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Keith

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After WW2 in America, some people started gathering together to hold shoots using muzzle-loading guns. Mostly these were originals dating back to the French & Indian war, the American Revolution, & the American Civil War. As time past, these people had the idea of dressing in the period clothes to fit the era of those guns, & eventually it went even further with these people collecting all sorts of period gear & they started holding Rendezvous that simulated the Fur Trade Rendezvous that took place in the Rocky mountains between 1825 & 1840. This era of the Rocky Mountains fur trappers lasted just 25 years, until the price of beaver fell.
Now some say that this all started because these people wanted to get back to a time when life was more simple & basic, but I believe that it all started after the depression era. During the depression jobs were few & money was short. Many took to hunting in order to feed their families. However, ammunition for modern guns was in short supply, & what was available was extremely expensive. It was then that many people turned to the guns that had been owned by their grandparents & great grandparents, the flintlock muzzle-loading guns. Black Powder could be made, & there is also some records showing that black powder was found by some people along with these guns, stored in attics & garden sheds.
We could as yet be faced with a similar post war depression, & there are several scenarios that could be it's cause. The difference now of course is that many of us in England & Australia do not have these old muzzle-loading guns to fall back on. Those of us who do are lucky, & there are many people who are members of 18th century living history groups worldwide who are using modern replica muzzle-loading guns & rifles. But these old guns are not the only tools available to us, there are also the traditional bows, & crossbows, plus air rifles. These for the most part are a sustainable resource.
One other story from the depression years comes to mind, a young American Indian boy kept his family fed by hunting with his tomahawk. Later on after the depression this boy became famous for his on stage tomahawk throwing act.
Do not dismiss these primitive tools in favour of a modern firearm, unless you can store a great amount of ammunition & you have the ability to keep your modern gun functioning.
Keith.
Crusoe_Sepia_004.jpg
 

greenbear

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I am quite a strong believer in the past having real currency in the present day. Many skills are centuries old and are still practised.

Incidentally, Keith, I see your pistol is a left hand lock - rare survivor :) Do you know anything of the history of it?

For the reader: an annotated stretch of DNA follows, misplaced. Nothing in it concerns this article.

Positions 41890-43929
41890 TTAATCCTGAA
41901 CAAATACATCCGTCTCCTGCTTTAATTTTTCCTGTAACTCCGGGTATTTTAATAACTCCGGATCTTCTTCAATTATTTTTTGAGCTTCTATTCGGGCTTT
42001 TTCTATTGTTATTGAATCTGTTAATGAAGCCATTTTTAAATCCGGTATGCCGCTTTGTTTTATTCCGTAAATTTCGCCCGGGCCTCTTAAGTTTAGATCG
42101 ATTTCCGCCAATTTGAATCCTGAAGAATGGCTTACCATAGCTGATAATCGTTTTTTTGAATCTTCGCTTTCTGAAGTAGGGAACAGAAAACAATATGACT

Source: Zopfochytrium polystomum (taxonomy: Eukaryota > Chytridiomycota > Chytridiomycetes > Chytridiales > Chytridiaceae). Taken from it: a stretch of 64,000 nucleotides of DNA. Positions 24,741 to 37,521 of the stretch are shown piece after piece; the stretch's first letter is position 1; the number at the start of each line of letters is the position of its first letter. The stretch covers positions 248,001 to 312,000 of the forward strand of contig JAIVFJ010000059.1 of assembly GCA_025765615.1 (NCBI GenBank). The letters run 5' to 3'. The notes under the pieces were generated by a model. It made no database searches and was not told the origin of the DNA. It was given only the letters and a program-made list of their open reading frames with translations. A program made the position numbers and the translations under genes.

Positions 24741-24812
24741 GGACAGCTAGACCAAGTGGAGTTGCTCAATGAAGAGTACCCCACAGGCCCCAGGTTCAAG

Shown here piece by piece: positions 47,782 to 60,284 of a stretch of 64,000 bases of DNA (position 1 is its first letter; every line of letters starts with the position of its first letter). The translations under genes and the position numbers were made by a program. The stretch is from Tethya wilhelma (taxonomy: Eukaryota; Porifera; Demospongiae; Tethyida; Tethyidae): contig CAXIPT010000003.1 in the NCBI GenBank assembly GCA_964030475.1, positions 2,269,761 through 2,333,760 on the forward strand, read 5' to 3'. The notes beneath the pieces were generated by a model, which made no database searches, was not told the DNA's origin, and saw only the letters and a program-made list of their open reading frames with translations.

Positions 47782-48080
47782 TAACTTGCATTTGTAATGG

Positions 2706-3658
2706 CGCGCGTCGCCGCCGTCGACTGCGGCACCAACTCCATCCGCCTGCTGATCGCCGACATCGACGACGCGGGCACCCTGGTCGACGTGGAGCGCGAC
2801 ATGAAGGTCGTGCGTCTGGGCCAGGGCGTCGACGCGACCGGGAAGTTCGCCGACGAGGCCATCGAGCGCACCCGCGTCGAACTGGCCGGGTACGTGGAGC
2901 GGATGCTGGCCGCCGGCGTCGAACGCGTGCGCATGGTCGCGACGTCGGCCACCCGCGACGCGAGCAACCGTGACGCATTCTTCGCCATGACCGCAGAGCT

lonewolf

Neo Luddite Prepared Survivalist.
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I am quite a strong believer in the past having real currency in the present day. Many skills are centuries old and are still practised.
many are yes, but by very few in number- compared to the rest of the population.
I try and learn one new skill every year, I did one course in 2015, I did a green woodworking course this year, I wonder what I can find for 2017??:)
 

Keith

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I am quite a strong believer in the past having real currency in the present day. Many skills are centuries old and are still practised.

Incidentally, Keith, I see your pistol is a left hand lock - rare survivor :) Do you know anything of the history of it?
I have no information on this pistol at all Brownbear. I judge it to be French by design, but there is no maker's name. It is very similar to one made by Duval a Nantes.
 

greenbear

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It is a really interesting piece - the lock does have a rather "French" look to it. I have occasionally seen left handed locks on fowling pieces, but only once before on a pistol (long barrelled horse pistol, part of a pair, so logic in having a left and right handed lock set) :)
 

Keith

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It is a really interesting piece - the lock does have a rather "French" look to it. I have occasionally seen left handed locks on fowling pieces, but only once before on a pistol (long barrelled horse pistol, part of a pair, so logic in having a left and right handed lock set) :)
Personally I can not see any difference in use between one or the other, except perhaps in priming. The traditional method of priming is to use the main powder horn, there were no priming horns in the 18th century. I like the left hand lock because I carry it on the right front under the belt with the lock facing outward, my hunting knife is on my left front. I can shoot left or right handed, but prefer to use my right hand.
Keith.

 

lonewolf

Neo Luddite Prepared Survivalist.
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"those that fail to learn the lessons of the past are destined to repeat them!":p
 

greenbear

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Whichever side the lock is on determines safety, so a right handed person would prefer a right hand side lock, so that during priming a premature ignition (flash in the pan) would be directed away from the users face and also when shooting, again the blast on the pan is directed outward :)
 
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